Skip to main content

Intangible cultural heritage

Traditions, knoweldge, craftsmanship techniques  
Photo: © UNESCO/James Muriuki

The Goldbeater’s craft (Gold, silver, and metal beaters)
Traditional craftsmanship in Vienna, Lower Austria, inscribed 2018

Gold leaf is produced by means of a centuries-old handcrafting technique that, in today’s Austria, is practiced by only two remaining goldbeating workshops (which are located in Vienna and in Schwechat). The process they follow expands this valuable precious metal’s surface area so that its symbolic character can be transferred to as large a surface as possible. The knowledge one needs in order to work with this handcrafting technique is handed down from one generation to the next within the individual workshops.

For over 3,000 years, goldbeaters have been producing gold leaf for gilders. The point has always been to produce gold leaf that is thin enough to coat large objects and complex surfaces with a delicate golden outer layer. At the Wamprechtsamer workshop (est. 1906), the knowledge brought to bear in the practice of this craft has already been handed down through four generations. The Dungl workshop was founded more recently, during the 1970s, as an offshoot of the former. Due to the exceptional rarity of this profession, goldbeaters, preparers, and cutters learn their respective skills almost exclusively at the companies that go on to employ them thereafter.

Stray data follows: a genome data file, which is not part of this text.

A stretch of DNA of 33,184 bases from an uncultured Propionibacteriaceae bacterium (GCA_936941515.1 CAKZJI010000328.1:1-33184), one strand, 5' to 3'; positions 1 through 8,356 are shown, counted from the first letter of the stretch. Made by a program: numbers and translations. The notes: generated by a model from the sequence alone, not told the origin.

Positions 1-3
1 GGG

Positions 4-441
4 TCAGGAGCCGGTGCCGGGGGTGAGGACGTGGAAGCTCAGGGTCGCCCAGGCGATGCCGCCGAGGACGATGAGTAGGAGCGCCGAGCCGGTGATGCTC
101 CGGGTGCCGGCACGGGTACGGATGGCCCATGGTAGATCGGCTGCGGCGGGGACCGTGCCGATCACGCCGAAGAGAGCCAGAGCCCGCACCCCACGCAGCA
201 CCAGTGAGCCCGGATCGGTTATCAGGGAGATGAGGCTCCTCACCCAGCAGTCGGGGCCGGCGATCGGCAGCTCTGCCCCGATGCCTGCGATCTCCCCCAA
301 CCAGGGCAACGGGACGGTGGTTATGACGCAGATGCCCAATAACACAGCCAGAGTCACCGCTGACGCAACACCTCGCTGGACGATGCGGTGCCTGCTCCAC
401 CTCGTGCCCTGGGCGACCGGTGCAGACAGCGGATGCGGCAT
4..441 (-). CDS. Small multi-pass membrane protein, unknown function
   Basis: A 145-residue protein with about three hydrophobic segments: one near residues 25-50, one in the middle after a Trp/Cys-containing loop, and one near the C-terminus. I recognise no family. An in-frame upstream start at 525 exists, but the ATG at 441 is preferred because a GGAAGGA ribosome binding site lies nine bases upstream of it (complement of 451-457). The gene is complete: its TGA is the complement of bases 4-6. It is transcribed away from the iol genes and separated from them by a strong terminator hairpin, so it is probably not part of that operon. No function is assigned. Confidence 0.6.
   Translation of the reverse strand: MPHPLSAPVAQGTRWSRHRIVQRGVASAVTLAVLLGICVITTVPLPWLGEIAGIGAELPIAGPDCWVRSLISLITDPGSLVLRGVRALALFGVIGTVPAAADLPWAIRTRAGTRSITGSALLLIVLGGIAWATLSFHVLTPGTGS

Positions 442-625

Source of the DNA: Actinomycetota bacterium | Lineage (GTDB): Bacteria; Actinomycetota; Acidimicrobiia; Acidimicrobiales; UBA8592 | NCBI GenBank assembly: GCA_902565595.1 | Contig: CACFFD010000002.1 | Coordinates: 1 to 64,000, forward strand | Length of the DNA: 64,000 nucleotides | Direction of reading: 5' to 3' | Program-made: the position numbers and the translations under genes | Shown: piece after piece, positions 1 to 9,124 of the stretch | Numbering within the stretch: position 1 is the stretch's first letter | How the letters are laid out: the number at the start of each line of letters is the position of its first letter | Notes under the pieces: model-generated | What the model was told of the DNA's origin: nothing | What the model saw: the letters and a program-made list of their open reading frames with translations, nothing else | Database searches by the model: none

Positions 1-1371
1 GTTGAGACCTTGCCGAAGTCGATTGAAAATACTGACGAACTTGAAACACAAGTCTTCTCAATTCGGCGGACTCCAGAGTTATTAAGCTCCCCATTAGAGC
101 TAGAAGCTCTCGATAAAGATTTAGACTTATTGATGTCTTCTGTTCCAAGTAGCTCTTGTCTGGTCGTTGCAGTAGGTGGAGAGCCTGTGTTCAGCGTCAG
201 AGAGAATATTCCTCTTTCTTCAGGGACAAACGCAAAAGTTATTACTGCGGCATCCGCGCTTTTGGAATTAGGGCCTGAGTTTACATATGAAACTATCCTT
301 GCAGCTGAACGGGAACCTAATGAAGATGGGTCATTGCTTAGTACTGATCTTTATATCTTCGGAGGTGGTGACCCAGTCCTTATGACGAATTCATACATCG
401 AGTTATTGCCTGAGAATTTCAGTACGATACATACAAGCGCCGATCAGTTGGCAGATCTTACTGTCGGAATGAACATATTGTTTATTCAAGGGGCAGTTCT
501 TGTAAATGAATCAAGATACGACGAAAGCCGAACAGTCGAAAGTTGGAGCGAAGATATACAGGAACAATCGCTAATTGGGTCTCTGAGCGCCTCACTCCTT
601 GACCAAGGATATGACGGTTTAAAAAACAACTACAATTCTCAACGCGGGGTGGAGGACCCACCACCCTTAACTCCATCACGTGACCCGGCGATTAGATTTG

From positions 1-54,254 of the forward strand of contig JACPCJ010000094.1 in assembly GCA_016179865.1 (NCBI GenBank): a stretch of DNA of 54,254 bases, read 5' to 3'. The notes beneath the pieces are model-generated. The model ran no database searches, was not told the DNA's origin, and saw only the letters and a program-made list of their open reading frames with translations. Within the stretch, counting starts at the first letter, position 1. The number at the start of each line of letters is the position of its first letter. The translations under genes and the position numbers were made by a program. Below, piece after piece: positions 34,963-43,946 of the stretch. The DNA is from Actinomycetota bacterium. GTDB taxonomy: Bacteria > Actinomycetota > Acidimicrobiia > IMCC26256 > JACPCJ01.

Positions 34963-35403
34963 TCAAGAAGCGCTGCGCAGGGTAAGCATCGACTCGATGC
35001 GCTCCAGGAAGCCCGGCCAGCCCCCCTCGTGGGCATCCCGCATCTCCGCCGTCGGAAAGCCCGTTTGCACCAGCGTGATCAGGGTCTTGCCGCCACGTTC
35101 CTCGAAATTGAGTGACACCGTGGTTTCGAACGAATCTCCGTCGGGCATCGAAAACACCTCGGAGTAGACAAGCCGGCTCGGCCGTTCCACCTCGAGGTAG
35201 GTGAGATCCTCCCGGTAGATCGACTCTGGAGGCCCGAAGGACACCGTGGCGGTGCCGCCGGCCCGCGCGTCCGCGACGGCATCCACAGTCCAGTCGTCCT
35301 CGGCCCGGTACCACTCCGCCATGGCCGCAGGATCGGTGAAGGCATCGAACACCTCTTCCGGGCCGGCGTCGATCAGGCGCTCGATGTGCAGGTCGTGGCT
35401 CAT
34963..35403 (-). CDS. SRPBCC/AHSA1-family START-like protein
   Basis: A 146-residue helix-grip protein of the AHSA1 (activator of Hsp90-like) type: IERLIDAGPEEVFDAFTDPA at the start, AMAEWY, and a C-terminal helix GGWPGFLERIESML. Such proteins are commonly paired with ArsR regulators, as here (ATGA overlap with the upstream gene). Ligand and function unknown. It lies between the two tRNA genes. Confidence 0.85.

Up to just a few years ago, training to reach journeyman status lasted 3.5 years, with another 3 years of training required to attain the status of a master craftsperson. The necessary examinations could only be administered by the few remaining masters of this trade. It is precisely the difficulty and rarity of this occupation, coupled with the involvement of diverse work steps that can only be passed on from one goldbeater to another, that ensure the final product’s high quality.
In Austria, like everywhere else in Europe, the number of goldbeating operations has been in decline for the past 10 years. This is due to shrinking demand for gold leaf on account of current tastes in architecture and interior design as well as to strong competition from Asia. Various activities, such as participation in the craftsmanship exhibition Vergolder und Staffierer [Gilders and Faux Painters] at the Diocesan Museum in St. Pölten (2018) and networking efforts within Europe, are now being pursued in order to raise the awareness of this trade among the general public. 

Downloads

Gallery

Browse the list